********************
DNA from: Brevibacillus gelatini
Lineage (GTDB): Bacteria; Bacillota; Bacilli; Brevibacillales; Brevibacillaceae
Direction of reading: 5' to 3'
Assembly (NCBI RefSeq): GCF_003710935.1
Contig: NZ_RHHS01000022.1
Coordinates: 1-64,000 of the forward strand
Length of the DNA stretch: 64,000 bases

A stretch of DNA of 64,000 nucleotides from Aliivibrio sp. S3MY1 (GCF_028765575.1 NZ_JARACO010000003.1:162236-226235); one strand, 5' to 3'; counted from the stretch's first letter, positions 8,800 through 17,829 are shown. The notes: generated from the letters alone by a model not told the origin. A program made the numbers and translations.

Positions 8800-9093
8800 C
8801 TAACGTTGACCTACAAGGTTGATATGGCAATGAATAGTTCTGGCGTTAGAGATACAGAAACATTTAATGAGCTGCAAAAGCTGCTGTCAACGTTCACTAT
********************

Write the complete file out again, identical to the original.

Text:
DNA from: Brevibacillus gelatini
Lineage (GTDB): Bacteria; Bacillota; Bacilli; Brevibacillales; Brevibacillaceae
Direction of reading: 5' to 3'
Assembly (NCBI RefSeq): GCF_003710935.1
Contig: NZ_RHHS01000022.1
Coordinates: 1-64,000 of the forward strand
Length of the DNA stretch: 64,000 bases

A stretch of DNA of 64,000 nucleotides from Aliivibrio sp. S3MY1 (GCF_028765575.1 NZ_JARACO010000003.1:162236-226235); one strand, 5' to 3'; counted from the stretch's first letter, positions 8,800 through 17,829 are shown. The notes: generated from the letters alone by a model not told the origin. A program made the numbers and translations.

Positions 8800-9093
8800 C
8801 TAACGTTGACCTACAAGGTTGATATGGCAATGAATAGTTCTGGCGTTAGAGATACAGAAACATTTAATGAGCTGCAAAAGCTGCTGTCAACGTTCACTAT